When you have two celebrity chefs and one restaurant opening the expectations tend to be high. Aarón Sánchez and John Besh’s collaboration brings traditional Mexican cuisine to the heart of New Orleans. If you are going in expecting burritos and enchiladas then you are in for a disappointment. The menu features items such as the ‘coba triadic’ a raw fish ceviche, crispy Brussel sprouts and kale salad (See Menu) alongside several typical mexican dishes such as tacos and enchiladas.
The restaurant is located on Poydras street in the CBD. The decor is cool and hip: Giant graffiti art covers one wall and beautiful chandeliers hang from the high ceilings. The bar is the perfect spot for happy hour drinks and tacos.
We went early Saturday evening at around 6.30 p.m. Besides a few other patrons the restaurant was still empty. The menu was one page with a handful of small plates, tacos and large plates. We decided to order several small plates in order to try as many dishes on the menu as possible. First up was the Cobia Tiradito, a ceviche consisting of leche de tigre fish, cucumbers, avocado and other vegetables ($16). The flavors were great but it was drenched in rock salt which took away from the overall flavor.
Next up was the Queso dip ($10) which was good for the first 5 minutes but turned into hard cheese within minutes. As far as queso dips go, this dish was not anything extraordinary. For a healthier dish to counter-balance the quest dip, we ordered the Kale salad ($12). It was the best thing about our meal even though it too was too salty.
The beef flautas ($12) were an epic failure and we left the dish untouched. It was dry, salty and just not what you would expect at a place like Jonny Sanchez.
Overall, we were left unsatisfied and decided to stop ordering before we were disappointed further. The best part of the meal was the plantain chips and salsa dip although after having the top layers of the chips suddenly the chips became stale leading one to assume that they reuse their chips!
There is nothing I hate more than trying a new restaurant and being so utterly disappointed. Needless to say, Johnny Sanchez will not be added to our list of ‘must-dine’ spots in New Orleans. With so many amazing places to eat in New Orleans, the competition is tough and restauranteurs need to be on top of their game. The celebrity name can only take you so far when the food is just not good. I hope that this place improves because it is a beautiful restaurant in a spot that lacks other similar options.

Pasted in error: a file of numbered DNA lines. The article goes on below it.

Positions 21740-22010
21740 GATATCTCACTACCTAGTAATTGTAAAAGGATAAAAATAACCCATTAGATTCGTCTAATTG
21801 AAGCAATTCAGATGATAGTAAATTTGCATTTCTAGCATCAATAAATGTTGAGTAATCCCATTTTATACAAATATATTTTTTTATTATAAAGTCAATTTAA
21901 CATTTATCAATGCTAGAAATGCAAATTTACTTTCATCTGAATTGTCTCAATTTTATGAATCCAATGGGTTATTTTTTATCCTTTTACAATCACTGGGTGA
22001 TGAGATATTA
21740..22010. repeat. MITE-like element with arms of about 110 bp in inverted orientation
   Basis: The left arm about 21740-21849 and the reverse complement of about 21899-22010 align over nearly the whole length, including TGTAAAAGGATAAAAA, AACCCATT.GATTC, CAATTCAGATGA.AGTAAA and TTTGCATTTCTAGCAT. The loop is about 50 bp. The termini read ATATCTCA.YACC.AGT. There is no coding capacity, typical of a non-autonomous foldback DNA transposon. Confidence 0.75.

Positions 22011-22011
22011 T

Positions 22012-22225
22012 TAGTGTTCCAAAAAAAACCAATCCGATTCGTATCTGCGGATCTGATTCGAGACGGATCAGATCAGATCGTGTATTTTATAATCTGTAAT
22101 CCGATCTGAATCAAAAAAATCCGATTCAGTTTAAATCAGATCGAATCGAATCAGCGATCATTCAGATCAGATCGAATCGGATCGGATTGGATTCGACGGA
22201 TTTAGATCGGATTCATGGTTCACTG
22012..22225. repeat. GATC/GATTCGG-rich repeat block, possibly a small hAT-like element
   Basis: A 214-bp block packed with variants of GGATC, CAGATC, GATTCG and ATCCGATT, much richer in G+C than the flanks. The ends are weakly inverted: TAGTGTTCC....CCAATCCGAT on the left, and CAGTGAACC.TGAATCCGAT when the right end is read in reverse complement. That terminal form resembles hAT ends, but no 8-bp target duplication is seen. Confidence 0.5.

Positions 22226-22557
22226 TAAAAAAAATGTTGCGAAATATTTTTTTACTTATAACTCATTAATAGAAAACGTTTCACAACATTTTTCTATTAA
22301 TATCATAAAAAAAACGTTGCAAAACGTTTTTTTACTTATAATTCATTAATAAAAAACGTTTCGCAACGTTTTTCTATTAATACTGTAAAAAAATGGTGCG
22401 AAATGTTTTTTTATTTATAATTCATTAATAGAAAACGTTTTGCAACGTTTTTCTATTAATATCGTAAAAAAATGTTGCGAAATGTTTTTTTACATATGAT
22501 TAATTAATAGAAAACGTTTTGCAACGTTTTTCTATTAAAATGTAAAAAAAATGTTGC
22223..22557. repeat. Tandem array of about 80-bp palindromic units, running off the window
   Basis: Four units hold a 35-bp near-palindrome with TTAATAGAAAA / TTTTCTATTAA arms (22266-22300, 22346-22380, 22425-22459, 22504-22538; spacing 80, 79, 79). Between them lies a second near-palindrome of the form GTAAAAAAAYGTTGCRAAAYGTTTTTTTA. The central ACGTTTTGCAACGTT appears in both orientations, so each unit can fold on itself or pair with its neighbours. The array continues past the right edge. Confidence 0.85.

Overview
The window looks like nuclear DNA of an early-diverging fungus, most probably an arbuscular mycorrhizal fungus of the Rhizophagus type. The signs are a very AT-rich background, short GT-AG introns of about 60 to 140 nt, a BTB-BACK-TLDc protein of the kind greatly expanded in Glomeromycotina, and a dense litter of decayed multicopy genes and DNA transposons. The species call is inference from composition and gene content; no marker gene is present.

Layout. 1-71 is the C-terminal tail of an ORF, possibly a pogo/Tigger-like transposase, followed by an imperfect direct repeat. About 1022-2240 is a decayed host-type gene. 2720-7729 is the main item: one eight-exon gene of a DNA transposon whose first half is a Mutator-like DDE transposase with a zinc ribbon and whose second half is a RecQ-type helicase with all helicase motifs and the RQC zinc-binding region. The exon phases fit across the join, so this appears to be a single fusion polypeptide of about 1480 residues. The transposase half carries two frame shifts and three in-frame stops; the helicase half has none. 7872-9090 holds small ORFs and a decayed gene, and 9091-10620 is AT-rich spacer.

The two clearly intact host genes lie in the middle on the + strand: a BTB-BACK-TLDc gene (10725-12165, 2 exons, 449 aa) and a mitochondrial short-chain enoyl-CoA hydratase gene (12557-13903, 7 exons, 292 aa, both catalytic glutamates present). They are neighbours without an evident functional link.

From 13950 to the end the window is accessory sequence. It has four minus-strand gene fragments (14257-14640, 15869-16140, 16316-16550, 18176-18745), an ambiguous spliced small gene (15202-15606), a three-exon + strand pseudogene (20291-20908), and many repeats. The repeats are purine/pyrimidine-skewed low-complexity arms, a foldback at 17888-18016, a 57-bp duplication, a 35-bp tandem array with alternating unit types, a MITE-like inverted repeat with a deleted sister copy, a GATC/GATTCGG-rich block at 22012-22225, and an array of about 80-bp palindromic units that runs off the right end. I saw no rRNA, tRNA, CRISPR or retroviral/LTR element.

It’s that time of year. Festival season has arrived in Lafayette! While having spent the majority of my time in New Orleans at the Jazz festival in the past few years, this year I am staying put in my new hometown of Lafayette to attend Festivale Internationale de Louisiana. So I am preparing this guide for those out of town visitors and locals alike looking for some local gems to dine at and to experience cajun cooking (and the occasional non-cajun meal). As a caveat, my followers will know that I am not cajun, nor am I even from here but having spent the past two and a half in this town and being an avid foodie, I’ve tasted my way through town and can confidently list my favorite places to dine which is quite personal to my taste. I hope you enjoy my picks.
Dark Roux is Lafayette’s newest farm-to-table restaurant focusing on serving local foods and telling the story of Louisiana foods. The menu features local farmer’s and suppliers such as Gotreaux Family Farms, Mary Mary Markets and Bread & Circus Provisions. Favorites include boudin balls for appetizer and boudin benny for brunch. The restaurant also has a bar and pantry stocked with local products. On weekends a live band plays outside making it the perfect place to brunch or have a romantic dinner with your loved one. (see menu).
It all started with a condiment and charcuterie stand at the farmer’s market at the Horse Farm in Lafayette and evolved into a restaurant last year and brought with it a breath of fresh air to the local Lafayette dining scene. This hip restaurant features local favorites with a modern and unique twist. (see menu).
Chef Justin Girouard spins out some delicious local fare with his own personal touch. He makes his own boudin (not blood sausage as in France but Louisiana’s version of boudin: a mix of sausage of pork, rice, and cayenne). A great place for brunch and lunch. Everything on the menu is delicious but an all time favorite is the Cajun Benedict (see my post dedicated to the Benedict…because it is that good)!
Bon Temps Grill is where we take our out-of-town guests for a good local meal. Bon Temp Grill serves “Swamp Edge” cuisine in an urban Cajun atmosphere. The restaurant layout is cool and the food is fantastic. Favorites include the tuna tartar served with a side of potato chips and the buttery bbq shrimp. Don’t leave without tasting the bbq shrimp, it is absolutely to-die-for! And if you are bold enough try some of the frog legs.